Good news about the state budget is raising new doubts that lawmakers will ask voters for a half-cent increase in the state sales tax.

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OLYMPIA — Good news on the budget front has raised doubts that state lawmakers will push ahead with a proposal to ask voters for a half-cent increase in the state sales tax.

Lower demand than expected for state services and a slight uptick in tax collections have produced a nearly $400 million windfall that takes a chunk out of what’s been considered a $1.5 billion hole in the budget.

The additional money represents more than three-quarters of the $500 million the proposed temporary sales tax would raise for the current budget.

“It’s not clear to me that something will go to the ballot,” Senate Majority Leader Lisa Brown said Thursday, though she did not rule it out.

She also held out the prospect of eliminating some tax exemptions to raise money for the budget. Doing so would require a two-thirds vote in the House and Senate. That’s a high hurdle, but Republicans in the House have said they are willing to eliminate certain tax breaks, while the Senate GOP has hinted at that possibility.

Senate Ways and Means Chairman Ed Murray, D-Seattle, said there’s tension in the Senate Democratic caucus between lawmakers who think a sales-tax increase should go to voters “and those who believe given the modest improvement we should not risk a sales tax.”

The governor’s office wouldn’t say where Gov. Chris Gregoire stands, saying she wants to see how the budget negotiations pan out. Gregoire was the first to propose asking voters for a sales-tax increase that would expire after three years.

The shrinking budget shortfall could have other implications as well.

Murray said he expects education budgets will benefit. “Given the modest improvement, it’s possible for K-12 and higher education to miss the bullet and not be cut in a significant way,” he said.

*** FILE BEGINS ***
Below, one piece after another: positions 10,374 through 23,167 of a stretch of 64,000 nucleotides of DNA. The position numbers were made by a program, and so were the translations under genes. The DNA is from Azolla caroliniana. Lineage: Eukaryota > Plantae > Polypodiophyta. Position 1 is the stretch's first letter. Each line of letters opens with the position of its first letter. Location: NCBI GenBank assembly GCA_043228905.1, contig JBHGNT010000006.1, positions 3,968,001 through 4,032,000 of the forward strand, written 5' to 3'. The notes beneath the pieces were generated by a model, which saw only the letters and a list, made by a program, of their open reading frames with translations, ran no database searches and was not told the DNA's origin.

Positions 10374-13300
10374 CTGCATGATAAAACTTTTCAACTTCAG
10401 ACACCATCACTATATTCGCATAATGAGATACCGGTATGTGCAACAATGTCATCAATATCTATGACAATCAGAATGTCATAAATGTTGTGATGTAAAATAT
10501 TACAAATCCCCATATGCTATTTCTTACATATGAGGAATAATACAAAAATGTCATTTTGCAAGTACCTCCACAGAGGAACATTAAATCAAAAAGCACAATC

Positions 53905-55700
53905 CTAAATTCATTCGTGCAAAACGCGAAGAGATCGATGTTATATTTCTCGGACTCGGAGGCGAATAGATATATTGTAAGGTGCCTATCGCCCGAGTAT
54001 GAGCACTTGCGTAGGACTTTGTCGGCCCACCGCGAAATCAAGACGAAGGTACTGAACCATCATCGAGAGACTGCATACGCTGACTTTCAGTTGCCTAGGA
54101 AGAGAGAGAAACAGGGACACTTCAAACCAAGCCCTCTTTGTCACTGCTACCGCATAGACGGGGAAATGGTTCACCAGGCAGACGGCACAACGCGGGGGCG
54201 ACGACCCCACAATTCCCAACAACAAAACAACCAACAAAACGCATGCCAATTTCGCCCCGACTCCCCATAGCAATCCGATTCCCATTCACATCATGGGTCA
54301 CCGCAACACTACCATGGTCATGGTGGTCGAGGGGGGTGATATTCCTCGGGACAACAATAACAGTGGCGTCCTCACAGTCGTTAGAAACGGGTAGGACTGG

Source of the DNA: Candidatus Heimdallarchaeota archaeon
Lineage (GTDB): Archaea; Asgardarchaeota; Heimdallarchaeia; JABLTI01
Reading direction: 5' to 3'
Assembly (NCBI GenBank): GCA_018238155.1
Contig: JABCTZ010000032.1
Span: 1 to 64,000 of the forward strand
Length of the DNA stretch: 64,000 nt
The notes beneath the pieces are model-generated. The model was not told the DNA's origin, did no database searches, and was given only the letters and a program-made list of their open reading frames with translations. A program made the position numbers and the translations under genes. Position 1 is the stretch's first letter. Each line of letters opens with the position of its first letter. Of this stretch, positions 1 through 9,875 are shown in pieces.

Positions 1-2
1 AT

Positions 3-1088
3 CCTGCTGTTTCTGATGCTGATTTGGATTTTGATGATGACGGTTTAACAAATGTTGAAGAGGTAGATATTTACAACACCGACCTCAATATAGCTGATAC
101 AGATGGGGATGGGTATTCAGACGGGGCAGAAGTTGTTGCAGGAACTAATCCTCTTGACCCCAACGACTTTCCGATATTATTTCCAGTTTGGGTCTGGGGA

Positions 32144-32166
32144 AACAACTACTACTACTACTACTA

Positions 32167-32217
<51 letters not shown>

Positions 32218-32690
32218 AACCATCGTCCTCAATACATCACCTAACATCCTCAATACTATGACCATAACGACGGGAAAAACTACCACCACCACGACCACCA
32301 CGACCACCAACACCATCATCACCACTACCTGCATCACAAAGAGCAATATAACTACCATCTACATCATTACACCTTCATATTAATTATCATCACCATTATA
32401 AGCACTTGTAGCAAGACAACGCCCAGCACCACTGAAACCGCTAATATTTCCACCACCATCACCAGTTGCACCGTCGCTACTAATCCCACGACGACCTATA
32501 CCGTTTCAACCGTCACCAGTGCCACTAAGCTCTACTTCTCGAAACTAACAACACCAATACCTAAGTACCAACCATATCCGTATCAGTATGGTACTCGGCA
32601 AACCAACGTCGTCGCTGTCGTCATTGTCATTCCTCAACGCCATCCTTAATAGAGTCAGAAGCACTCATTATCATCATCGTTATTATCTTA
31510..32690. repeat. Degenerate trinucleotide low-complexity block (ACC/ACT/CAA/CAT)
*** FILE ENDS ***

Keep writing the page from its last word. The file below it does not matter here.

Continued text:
On the other hand, some moderate Democrats say their leverage to push through major budget overhaul is slipping away.

“You can feel it in the air that people want to get out of town, and I think there will be a lot of pressure to vote for a budget even if it’s not sustainable,” said Sen. Jim Kastama, D-Puyallup, who is part of a loose coalition of moderate Democrats pushing for long-term changes to the budget.

For example, moderate Democrats and Republicans include eliminating the class-size-reduction initiative, I-728, as well as I-732, which provides cost-of-living raises to teachers.

Lawmakers have repeatedly suspended the initiatives because of budget shortfalls but have kept them on the books in case they figure out a way to pay for them. They’re projected to cost more than $1 billion in the next two-year budget.

Also the Senate recently approved a proposed constitutional amendment that would require the Legislature to pass a balanced budget — and prohibit spending or other actions that would create a future shortfall. But it’s not clear how the measure will fare in the House.

Rep. Deb Eddy, a moderate Democrat from Kirkland, agreed she could feel momentum slipping, noting some of their leverage was tied to the push for a sales-tax increase. Moderates argued budget changes were needed before asking voters to increase taxes.

If the sales tax-proposal goes away, “a good deal of the steam goes out of reform,” Eddy said, but added that could change as the budget is hashed out in the final weeks.

Brown, however, disagreed that the push for such changes is slowing. She noted several measures, including the proposed balanced-budget amendment, have passed the Senate and said support for such legislation is more broad-based than a few moderate Democrats.

Sen. Joe Zarelli, the ranking Republican on the Senate Ways and Means Committee, argues the need for budget changes has not diminished. While the state shortfall has shrunk, the budget remains in bad shape and the economy is still struggling, he said.

The state’s interim chief economist, Steve Lerch, on Thursday projected it will be late in 2014 before the state recovers all the jobs lost during the recession. He also warned there is still a significant risk of economic turmoil in Europe dragging down the U.S. economy.

The budget has been helped by reduced demand for services, including fewer people than projected tapping health-care programs for the poor, which has saved the state around $340 million, according to Senate budget writers.

In addition, the state is expected to collect around $45 million more in revenue than expected between now and June 2013.

Lerch’s forecast shows a revenue increase of about $96 million, but $51 million was part of the budget proposal adopted in December 2011 that transferred unclaimed securities to the state’s general fund.

The goods news combined means that a shortfall once projected at $1.5 billion is now around $1.1 billion, depending on how much lawmakers decide to leave in reserve. Gregoire wants to leave $600 million. Others want to leave less.

Andrew Garber: 360-236-8266 or agarber@seattletimes.com